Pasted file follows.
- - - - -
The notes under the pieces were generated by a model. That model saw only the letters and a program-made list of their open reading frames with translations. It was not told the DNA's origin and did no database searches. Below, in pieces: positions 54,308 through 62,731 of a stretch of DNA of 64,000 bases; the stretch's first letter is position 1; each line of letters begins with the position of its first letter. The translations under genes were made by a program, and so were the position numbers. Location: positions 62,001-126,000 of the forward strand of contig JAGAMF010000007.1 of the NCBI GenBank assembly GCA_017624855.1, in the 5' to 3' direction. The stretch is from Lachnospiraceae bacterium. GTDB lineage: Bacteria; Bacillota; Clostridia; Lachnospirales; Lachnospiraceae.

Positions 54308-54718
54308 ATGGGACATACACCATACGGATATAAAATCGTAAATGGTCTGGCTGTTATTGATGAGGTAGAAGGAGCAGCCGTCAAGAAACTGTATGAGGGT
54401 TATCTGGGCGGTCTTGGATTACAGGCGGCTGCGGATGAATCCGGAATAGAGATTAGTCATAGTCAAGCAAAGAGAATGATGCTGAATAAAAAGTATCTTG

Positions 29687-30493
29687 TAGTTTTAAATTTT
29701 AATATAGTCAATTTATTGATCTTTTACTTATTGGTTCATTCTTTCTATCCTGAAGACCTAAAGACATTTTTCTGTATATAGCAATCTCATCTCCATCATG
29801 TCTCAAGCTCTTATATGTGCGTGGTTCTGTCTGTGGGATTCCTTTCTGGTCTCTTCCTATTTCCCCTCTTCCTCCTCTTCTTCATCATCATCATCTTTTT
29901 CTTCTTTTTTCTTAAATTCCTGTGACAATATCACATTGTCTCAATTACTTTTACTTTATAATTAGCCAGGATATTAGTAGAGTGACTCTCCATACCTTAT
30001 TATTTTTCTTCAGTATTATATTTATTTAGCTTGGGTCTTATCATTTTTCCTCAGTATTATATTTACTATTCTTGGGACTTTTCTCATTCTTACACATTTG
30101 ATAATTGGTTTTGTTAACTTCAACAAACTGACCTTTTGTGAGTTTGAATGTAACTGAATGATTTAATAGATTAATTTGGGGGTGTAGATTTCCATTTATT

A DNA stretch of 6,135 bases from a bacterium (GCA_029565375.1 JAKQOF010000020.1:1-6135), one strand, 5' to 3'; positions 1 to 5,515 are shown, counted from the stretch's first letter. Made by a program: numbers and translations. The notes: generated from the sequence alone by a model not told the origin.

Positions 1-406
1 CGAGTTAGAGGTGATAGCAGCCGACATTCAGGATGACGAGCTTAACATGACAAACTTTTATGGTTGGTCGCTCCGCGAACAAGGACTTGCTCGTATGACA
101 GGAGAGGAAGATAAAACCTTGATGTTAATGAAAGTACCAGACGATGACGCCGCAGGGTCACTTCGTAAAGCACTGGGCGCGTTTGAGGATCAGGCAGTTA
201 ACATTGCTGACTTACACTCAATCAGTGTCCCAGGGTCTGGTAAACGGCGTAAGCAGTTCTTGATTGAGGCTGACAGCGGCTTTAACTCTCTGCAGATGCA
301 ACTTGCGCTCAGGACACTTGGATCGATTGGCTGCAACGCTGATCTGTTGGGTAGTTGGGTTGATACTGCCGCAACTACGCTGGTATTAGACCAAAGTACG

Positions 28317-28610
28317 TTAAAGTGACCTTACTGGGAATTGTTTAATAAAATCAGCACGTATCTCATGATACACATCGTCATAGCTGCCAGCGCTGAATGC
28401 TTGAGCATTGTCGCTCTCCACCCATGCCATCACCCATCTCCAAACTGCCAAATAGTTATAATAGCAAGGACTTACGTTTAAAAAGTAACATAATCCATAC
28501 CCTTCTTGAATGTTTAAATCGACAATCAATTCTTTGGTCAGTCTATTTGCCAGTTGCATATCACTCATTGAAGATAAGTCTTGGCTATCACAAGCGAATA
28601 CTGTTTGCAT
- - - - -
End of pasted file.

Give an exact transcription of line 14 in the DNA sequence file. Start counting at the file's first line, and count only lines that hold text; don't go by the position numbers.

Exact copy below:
1 CGAGTTAGAGGTGATAGCAGCCGACATTCAGGATGACGAGCTTAACATGACAAACTTTTATGGTTGGTCGCTCCGCGAACAAGGACTTGCTCGTATGACA